Bayit Yehudi proposal would legalize disputed outpost homes

Should the bill become law, it would save Amona, a small West Bank community near Ofra slated for demolition at the end of the year.

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June 5, 2016 17:46
2 minute read.
Mounted Israeli police scuffle with pro-settler supporters at the Amona outpost, February 1, 2006

Mounted Israeli police scuffle with pro-settler supporters at the Amona outpost, February 1, 2006. (photo credit: REUTERS)

 
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Legislation introduced Sunday by Bayit Yehudi faction chairwoman Shuli Moalem-Refaeli seeks to find a legal arrangement for homes built in the West Bank with government approval and later found to be on land owned by Palestinians.

Moalem-Refaeli’s bill would have the state pay “generous” compensation to the landowners in land and money, while legalizing the existing homes. The MK said the bill would be the equivalent of the state using eminent domain, which it has done in other circumstances.

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Should the bill become law, it would save Amona, a small community near Ofra first built in 1995, with NIS 2.16 million from the Construction and Housing Ministry.

Amona is slated for demolition at the end of the year.

Ten Palestinians from the nearby village of Silwad claimed ownership of the property in a petition to the High Court of Justice brought on their behalf by the NGO Yesh Din. In 2014, the High Court said the homes could not be legalized retroactively.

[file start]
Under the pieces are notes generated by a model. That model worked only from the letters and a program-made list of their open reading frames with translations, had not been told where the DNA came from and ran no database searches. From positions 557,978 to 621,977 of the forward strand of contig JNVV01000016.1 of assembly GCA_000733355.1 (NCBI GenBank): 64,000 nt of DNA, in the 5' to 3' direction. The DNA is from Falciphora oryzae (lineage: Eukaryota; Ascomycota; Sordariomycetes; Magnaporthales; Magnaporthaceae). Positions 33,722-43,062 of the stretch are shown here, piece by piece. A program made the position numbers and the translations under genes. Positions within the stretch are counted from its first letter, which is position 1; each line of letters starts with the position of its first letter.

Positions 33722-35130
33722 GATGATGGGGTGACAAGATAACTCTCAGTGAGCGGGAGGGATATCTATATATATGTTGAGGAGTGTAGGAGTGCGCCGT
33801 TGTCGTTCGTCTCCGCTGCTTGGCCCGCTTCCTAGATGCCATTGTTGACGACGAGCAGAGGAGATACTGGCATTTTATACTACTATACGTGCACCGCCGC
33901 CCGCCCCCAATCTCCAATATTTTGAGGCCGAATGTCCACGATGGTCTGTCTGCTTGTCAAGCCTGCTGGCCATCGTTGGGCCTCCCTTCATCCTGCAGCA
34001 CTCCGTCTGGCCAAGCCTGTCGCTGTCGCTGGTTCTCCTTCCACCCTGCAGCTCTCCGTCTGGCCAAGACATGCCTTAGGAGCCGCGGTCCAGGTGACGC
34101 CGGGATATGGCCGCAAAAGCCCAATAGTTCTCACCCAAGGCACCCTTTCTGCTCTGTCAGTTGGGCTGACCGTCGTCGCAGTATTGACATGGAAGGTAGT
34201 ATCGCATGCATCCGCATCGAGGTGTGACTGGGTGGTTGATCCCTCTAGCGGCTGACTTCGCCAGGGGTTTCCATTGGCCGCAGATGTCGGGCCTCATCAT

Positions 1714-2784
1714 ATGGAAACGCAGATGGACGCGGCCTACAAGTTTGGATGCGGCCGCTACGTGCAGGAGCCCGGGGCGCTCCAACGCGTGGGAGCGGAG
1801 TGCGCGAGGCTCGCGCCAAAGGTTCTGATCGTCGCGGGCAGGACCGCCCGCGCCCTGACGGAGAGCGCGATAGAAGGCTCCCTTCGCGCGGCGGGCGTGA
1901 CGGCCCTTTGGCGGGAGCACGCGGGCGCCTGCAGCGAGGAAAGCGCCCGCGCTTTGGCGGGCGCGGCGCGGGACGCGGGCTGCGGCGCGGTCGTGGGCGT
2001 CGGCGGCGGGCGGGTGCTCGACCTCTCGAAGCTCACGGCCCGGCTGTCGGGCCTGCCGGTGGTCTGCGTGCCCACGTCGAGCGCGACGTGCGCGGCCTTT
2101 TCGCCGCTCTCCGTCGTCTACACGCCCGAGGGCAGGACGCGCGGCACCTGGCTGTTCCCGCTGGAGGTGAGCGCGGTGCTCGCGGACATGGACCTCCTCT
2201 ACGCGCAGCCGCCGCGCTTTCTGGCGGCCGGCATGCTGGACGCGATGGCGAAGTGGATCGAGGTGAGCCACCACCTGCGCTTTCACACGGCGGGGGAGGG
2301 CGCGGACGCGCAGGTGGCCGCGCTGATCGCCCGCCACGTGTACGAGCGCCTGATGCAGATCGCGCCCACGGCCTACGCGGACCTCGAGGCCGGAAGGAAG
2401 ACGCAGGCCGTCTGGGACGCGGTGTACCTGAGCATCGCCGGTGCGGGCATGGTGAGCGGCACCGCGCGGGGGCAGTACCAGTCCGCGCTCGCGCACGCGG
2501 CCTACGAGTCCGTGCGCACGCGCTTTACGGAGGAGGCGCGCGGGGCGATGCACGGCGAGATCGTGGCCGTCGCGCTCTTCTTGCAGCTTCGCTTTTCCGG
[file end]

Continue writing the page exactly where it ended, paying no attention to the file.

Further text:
Amona’s 40 families rejected a reported plan to move them to a new, legal community near Shiloh.

Amona was the site of the most violent clashes between settlers and security forces in 2007, when the IDF demolished unauthorized homes.

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The community has lived in caravans since its inception.

Moalem-Refaeli accused authorities of “cruel treatment of settlers, destroying their homes, exposing them to lawsuits and presenting them as law-breakers,” behavior she called “unjustified.”

The bill’s explanatory portion states that most outposts and settlement homes scheduled for demolition were built in good faith, with encouragement and funding from the government; only later did the residents find out that it was private land.

“Legalizing Jewish settlements in Judea and Samaria is the only way to solve the problems of thousands of homes, such as in the town Amona, which were built with encouragement from Israeli governments for decades,” Moalem-Refaeli said. “This law proposes a solution that the government has used in the past, in similar circumstances.”

The Bayit Yehudi MK said the bill would also help Yehuda Ha’israeli, a soldier severely wounded in 2014’s Operation Protective Edge, who cannot return to his home in Ofra because the Defense Ministry has refused to fund a ramp due to the disputed legal status of the land.

A crowdfunding page launched by the right-wing NGO My Israel on Friday to help make Ha’israeli’s home accessible raised over NIS 1.4m., which is more than twice the sum necessary.

Bayit Yehudi has proposed similar bills in the past; Prime Minister Benjamin Netanyahu vetoed one of them in the previous Knesset.

MK Yoav Kisch (Likud) submitted nearly-identical legislation in October, but it did not make any progress.

A related bill was proposed in 2012 by then-National Union chairman Ya’acov Katz, causing divisions and infighting among the Right, with many Likud lawmakers saying they would support the opposition bill. Katz removed the bill from the docket ahead of its first vote at the last possible minute, in the middle of his speech to the plenum, acting on orders from Rabbi Zalman Melamed.

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